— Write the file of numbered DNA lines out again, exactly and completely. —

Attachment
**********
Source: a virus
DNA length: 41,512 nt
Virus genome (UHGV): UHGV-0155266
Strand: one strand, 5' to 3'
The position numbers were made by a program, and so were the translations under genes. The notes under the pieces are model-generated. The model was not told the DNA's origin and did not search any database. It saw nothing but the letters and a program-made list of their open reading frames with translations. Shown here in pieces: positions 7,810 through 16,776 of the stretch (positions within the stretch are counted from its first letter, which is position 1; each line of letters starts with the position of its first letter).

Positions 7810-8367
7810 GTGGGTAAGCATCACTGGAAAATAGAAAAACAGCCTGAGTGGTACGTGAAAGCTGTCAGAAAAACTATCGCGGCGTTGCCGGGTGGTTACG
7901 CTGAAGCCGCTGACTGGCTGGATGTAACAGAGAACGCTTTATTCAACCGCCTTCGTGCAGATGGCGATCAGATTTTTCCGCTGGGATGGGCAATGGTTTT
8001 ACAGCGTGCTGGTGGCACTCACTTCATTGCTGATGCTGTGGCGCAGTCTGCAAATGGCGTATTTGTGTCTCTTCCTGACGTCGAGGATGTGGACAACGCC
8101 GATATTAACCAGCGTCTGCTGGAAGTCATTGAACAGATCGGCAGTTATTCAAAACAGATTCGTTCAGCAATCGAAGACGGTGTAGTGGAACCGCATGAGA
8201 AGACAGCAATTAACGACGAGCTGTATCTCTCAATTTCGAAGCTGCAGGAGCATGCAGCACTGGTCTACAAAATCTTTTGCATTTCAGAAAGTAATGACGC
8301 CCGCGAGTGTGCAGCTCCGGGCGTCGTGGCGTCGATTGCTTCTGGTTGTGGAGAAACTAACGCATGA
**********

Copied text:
Source: a virus
DNA length: 41,512 nt
Virus genome (UHGV): UHGV-0155266
Strand: one strand, 5' to 3'
The position numbers were made by a program, and so were the translations under genes. The notes under the pieces are model-generated. The model was not told the DNA's origin and did not search any database. It saw nothing but the letters and a program-made list of their open reading frames with translations. Shown here in pieces: positions 7,810 through 16,776 of the stretch (positions within the stretch are counted from its first letter, which is position 1; each line of letters starts with the position of its first letter).

Positions 7810-8367
7810 GTGGGTAAGCATCACTGGAAAATAGAAAAACAGCCTGAGTGGTACGTGAAAGCTGTCAGAAAAACTATCGCGGCGTTGCCGGGTGGTTACG
7901 CTGAAGCCGCTGACTGGCTGGATGTAACAGAGAACGCTTTATTCAACCGCCTTCGTGCAGATGGCGATCAGATTTTTCCGCTGGGATGGGCAATGGTTTT
8001 ACAGCGTGCTGGTGGCACTCACTTCATTGCTGATGCTGTGGCGCAGTCTGCAAATGGCGTATTTGTGTCTCTTCCTGACGTCGAGGATGTGGACAACGCC
8101 GATATTAACCAGCGTCTGCTGGAAGTCATTGAACAGATCGGCAGTTATTCAAAACAGATTCGTTCAGCAATCGAAGACGGTGTAGTGGAACCGCATGAGA
8201 AGACAGCAATTAACGACGAGCTGTATCTCTCAATTTCGAAGCTGCAGGAGCATGCAGCACTGGTCTACAAAATCTTTTGCATTTCAGAAAGTAATGACGC
8301 CCGCGAGTGTGCAGCTCCGGGCGTCGTGGCGTCGATTGCTTCTGGTTGTGGAGAAACTAACGCATGA